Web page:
Competitive youth sports is a huge business — estimated to be at least $5 billion a year — and increasingly consumes the time and energy of families with children who want to play or with parents who want their children to play. It has become a way for some parents to try to get their athletically able children into prestigious colleges in a process that sometimes asks young teens to commit to college years before entering as freshmen — and that leaves some children physically and emotionally harmed.

If you don’t have a child who has been involved in competitive sports, you might be surprised to learn how much it comes to dominate the lives of families. In this post, a father and college admissions counselor looks at his own family’s involvements with competitive youth sports and assesses the culture and the costs. The author is Brennan Barnard, director of college counseling at the Derryfield School, a private college preparatory day school for grades 6 to 12 in Manchester, N.H.

By Brennan Barnard

It is Sunday morning and the “congregation” stands praying to the future. We hang on every command from the man adorned in black and white as if our children’s fate depends on it. We observe the demigods at play, hoping our tithing will be rewarded with the blessings at the Ivy gates.

My son crouches next to me, wondering out loud as to why we must gather here. We have come to support his younger sister, a sacrificial lamb in this complicated world of elitism and hierarchy. She has offered herself up, and I reluctantly condone her conviction. I hesitate to accept this dogma, yet we have always encouraged our children to follow their calling, so I concede.

The bell chimes, and there is silence as the young flock takes to their knees. The sermon is delivered with fervor, they drink from their plastic chalices and with another bell their service to the higher powers resumes. I am conflicted as I sit worshiping the sport of lacrosse on the “Lord’s Day.” Is nothing sacred?  Nine years old and this seems to be her de facto christening. I was able to begrudgingly accept the weeknight practices at the dinner hour, and the late bedtimes during the school week.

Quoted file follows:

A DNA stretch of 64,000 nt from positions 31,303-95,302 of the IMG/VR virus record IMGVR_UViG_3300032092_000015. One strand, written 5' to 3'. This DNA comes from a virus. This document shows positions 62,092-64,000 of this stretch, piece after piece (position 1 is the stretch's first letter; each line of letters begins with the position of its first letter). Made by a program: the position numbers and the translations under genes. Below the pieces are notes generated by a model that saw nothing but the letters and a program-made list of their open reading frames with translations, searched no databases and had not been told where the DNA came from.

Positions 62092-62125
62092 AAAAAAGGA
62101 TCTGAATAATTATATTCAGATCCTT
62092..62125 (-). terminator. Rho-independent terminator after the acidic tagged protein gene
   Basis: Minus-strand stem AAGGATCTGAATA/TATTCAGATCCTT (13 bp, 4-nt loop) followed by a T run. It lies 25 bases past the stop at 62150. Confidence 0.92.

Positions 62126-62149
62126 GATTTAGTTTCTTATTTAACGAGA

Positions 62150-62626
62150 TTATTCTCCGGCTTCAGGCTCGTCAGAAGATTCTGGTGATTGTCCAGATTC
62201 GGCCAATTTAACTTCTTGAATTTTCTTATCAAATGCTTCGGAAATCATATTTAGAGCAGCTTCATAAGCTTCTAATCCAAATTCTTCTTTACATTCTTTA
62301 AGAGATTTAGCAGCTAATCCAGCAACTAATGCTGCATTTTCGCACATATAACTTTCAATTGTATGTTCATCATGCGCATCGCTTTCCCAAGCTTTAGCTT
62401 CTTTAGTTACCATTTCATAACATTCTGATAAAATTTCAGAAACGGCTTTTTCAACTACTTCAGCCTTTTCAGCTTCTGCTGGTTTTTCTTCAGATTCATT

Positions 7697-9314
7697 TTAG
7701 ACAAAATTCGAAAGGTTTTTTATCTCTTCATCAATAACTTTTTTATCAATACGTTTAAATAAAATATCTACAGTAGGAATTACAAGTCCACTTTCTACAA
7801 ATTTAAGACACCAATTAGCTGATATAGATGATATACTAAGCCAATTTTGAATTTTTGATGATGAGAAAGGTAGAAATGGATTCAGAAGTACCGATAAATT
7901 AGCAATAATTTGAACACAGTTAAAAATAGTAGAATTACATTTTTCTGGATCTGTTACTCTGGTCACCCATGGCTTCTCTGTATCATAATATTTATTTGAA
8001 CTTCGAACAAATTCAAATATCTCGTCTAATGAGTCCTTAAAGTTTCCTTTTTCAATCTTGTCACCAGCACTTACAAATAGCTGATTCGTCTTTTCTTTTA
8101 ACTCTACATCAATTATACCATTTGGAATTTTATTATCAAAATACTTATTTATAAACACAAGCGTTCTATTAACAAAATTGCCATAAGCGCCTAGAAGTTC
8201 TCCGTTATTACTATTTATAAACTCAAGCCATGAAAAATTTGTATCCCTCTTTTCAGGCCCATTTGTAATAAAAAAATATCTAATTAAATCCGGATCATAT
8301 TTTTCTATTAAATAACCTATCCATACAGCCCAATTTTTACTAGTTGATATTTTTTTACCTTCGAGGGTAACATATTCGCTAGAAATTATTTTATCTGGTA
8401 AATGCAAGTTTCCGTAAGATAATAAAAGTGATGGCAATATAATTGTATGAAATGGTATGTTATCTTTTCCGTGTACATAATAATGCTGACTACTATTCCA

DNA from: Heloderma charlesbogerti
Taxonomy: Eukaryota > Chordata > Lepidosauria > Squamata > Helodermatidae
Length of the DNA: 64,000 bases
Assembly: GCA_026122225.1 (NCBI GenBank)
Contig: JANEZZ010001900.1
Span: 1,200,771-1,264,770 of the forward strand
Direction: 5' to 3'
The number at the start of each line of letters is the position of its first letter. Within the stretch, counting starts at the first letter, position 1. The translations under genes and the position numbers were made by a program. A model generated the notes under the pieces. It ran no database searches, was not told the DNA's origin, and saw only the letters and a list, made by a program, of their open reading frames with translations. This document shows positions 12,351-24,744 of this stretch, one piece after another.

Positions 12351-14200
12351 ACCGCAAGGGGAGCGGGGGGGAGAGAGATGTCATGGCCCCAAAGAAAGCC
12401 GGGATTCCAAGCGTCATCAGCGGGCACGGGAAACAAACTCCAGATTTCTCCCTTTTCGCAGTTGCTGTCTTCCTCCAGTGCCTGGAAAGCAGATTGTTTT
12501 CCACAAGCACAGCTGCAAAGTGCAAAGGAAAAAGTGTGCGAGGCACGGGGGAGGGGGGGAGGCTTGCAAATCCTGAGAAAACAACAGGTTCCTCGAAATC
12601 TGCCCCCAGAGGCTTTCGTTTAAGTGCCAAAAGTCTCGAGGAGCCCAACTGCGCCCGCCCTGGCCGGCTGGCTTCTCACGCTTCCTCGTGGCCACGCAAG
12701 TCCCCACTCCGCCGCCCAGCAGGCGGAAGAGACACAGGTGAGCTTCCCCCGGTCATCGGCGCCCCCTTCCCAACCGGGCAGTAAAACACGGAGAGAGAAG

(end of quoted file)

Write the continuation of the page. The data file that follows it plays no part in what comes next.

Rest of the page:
But mid-morning games on Sunday? How did this once sacred boundary collapse? It’s simple. It collapsed on the all-important altar of college admissions, the god to whom we must pay tribute. When did youth athletics go astray?

Playing sports, of course, has long been a key part of American education, a release valve of joyous energy. But it is now something else. Men’s football and basketball have been sinning for some time, and now the warped imperatives have crept into other sports.

As a high school college counselor, I cringe at the 14- and 15-year-olds who are forced to “commit” to a college by the heavy hand of competitive athletics. Stories abound of students who have made verbal agreements with coaches before even stepping on a high school athletic field. These Doogie Howsers of lacrosse, football and other sports are far from fully developed as athletes or decision makers. They have become specialists at a time that should be reserved for exploration. They limit themselves by the pursuit of a single sport year round, the concept of an off-season becoming an archaic notion.  Their young bodies suffer from stress fractures and other perils of overtraining, and their sport-specific skill development restricts overall growth as an athlete. With schedules crammed full of practices, clinics, games and travel, where is the available time or energy for athletes to be children or try new activities? As for choosing a college years before high school graduation, how does a ninth-grader know what she wants in her college experience?

High school becomes another box to check on the march to the future. The message this sends about the value of education is thwarted — but in the name of what? Going pro? The mirage of a huge college scholarship? Acceptance to a prestigious institution or spot on a championship team? Exploitation in service to their institution?

I am not condemning college athletics or discounting the power that involvement in sports has to transform lives and create opportunity. In fact, I have counseled hundreds of student athletes to Division I, II and III schools in lacrosse, field hockey, crew, soccer, golf and other sports. Many have had extraordinary experiences and have received amazing educations both in the classroom and on the field. The question is whether this still happen with more balance and humanity.

It is the intrinsic responsibility of educators, coaches and parents to pull back on this trend as developmentally inappropriate for our young people and as a disturbing intrusion on the family, faith and freedom of children. The change must begin from on high, setting boundaries to protect our student athletes. NCAA, where are you? Admission offices, college presidents, athletic directors, where are you? Reason, where are you?

My daughter’s game comes to an end, and she walks over in her goalie gear with a huge smile escaping her helmet. I would be a heathen to keep her from the game that she has come to love. Then again, maybe I am a heathen to surrender to this faithless system.